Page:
Studying Krashen: Benny Lewis and the 5 Theories
Dr. Stephen Krashen has done so much for the teaching and learning of languages through the research and publication of his five theories of language acquisition.
Studying Krashen’s 5 Theories
Krashen’s theory of second language acquisition consists of five main hypotheses:
- the Acquisition-Learning hypothesis;
- the Monitor hypothesis;
- the Natural Order hypothesis;
- the Input hypothesis;
- and the Affective Filter hypothesis.
Here’s my cheat sheet of Krashen’s theories:
Acquisition is natural. Learning is intentional and more artificial. Think about the way you learned your own language as a child. You were immersed in messages. You were read to. You watched television. You listened to songs. You read.
With learning, think about some of the formal instruction you had in school. For example, what a noun is or what an adverb is. Instruction on parts of speech and grammar exercises are examples of formal language instruction that many of us have experienced.
This is the practical result of the language learned. It discusses how learners monitor what they have learned and acquired in the new language.
For example, some over-monitor and as a result, are overly measured in their language use, ultimately at the expense of communication. Some under-monitor, at the expense of accuracy. Optimal learners remain aware enough to monitor their use enough to allow for continued progress yet don’t let mistakes halt their progress.
As Krashen says, “For a given language, some grammatical structures tend to be acquired early, while others late.”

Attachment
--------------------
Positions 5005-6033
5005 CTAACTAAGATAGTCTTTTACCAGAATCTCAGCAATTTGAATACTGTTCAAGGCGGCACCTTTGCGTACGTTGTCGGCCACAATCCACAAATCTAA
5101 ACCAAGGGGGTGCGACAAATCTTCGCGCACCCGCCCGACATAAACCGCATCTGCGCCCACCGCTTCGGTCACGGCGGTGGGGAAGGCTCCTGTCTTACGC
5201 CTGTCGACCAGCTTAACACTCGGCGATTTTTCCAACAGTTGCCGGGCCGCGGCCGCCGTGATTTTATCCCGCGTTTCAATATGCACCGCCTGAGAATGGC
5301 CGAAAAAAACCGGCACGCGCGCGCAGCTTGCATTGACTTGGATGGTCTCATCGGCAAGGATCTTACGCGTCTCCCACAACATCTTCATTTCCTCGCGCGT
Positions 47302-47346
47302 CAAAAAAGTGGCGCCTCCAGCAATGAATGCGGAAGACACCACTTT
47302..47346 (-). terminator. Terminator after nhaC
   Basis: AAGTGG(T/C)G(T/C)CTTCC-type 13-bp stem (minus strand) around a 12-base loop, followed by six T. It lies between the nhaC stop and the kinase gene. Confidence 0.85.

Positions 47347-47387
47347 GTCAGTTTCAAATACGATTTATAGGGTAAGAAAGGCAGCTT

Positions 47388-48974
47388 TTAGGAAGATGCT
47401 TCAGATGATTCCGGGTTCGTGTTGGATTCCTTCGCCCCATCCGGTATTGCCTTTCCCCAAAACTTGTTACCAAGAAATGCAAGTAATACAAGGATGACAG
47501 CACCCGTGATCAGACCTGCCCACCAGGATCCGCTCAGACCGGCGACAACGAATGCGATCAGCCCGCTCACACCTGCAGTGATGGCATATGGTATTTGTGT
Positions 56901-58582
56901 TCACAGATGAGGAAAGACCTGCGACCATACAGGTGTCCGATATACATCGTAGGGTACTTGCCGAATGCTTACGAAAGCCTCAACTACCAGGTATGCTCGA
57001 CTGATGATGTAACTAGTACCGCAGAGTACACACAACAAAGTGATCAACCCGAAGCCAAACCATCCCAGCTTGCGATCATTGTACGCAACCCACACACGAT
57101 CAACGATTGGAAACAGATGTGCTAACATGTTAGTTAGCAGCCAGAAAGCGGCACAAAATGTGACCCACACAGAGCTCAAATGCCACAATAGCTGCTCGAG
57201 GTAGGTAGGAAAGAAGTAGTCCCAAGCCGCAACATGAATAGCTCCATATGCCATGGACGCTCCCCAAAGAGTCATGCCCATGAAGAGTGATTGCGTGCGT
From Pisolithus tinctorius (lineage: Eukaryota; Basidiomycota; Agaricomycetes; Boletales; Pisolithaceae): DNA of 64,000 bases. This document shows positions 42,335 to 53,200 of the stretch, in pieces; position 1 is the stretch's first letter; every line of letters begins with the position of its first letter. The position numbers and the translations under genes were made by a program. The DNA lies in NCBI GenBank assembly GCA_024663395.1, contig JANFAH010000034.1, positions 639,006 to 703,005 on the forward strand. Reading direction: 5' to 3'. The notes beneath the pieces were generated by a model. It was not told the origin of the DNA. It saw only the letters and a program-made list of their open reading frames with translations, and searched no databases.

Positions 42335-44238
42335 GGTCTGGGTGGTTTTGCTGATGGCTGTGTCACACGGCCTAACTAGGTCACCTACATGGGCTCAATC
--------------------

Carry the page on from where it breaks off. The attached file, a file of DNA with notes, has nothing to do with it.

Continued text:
I like to use the example of children again. Think about some of the simple things they say when they’re first learning to speak. They’re choppy and rough. Think about by the time someone graduates from college how sophisticated and polished their language is relative to a small child, and the ease of expression they have. While this natural order seems to be similar among languages and learner profiles, grammar does not need to be learned in a specific sequence.
In order to keep your skills growing in a language, you need comprehensible input. This is language that you can understand, with some new things in there that let you problem solve, think and acquire new structures. They allow you to work on language that is slightly more difficult-just slightly above your level of language- into what you already know.
This can have a huge impact on how quickly you learn languages. Learning languages can be pretty scary.
Do you have an outgoing personality? Are you an extrovert? Are you willing to put yourself out there, or are you a perfectionist, measured with your communication?
In order to really bring these theories to life, I’d like to share with you the story of Benny Lewis from Fluent in 3 Months. Benny’s better known as the Irish Polyglot.
Benny’s a smart guy. He studied engineering at university. He really wanted to learn new languages. But despite his intellect and his strong work ethic, he wasn’t successful in traditional classes. Fast forward about 15 years, and Benny is fluent in more and more languages all the time.
Without having any background in languages, he perfectly executed Krashen’s five hypotheses. Visit his website, Fluent in 3 Months, as well as his YouTube channel, where he’s documented his journey of language learning missions over the years.
Listen to the episode to hear my study of Benny and Krashen’s 5 Theories.
Krashen, Stephen. “Stephen Krashen’s Theory of Second Language Acquisition.” Stephen Krashen’s Theory of Second Language Acquisition, Stephen Krashen, 3 July 2019, www.sk.com.br/sk-krash-english.html.
Looking to set goals and measure your progress? Check out the course here: https://real-life-language.teachable.com/p/measure-your-progress-and-fluency-in-any-language
Looking to get started in a new language? Check out the mini-courses here and start making your own playlists: http://reallifelanguage.com/reallifelanguageblog/category/podcasts/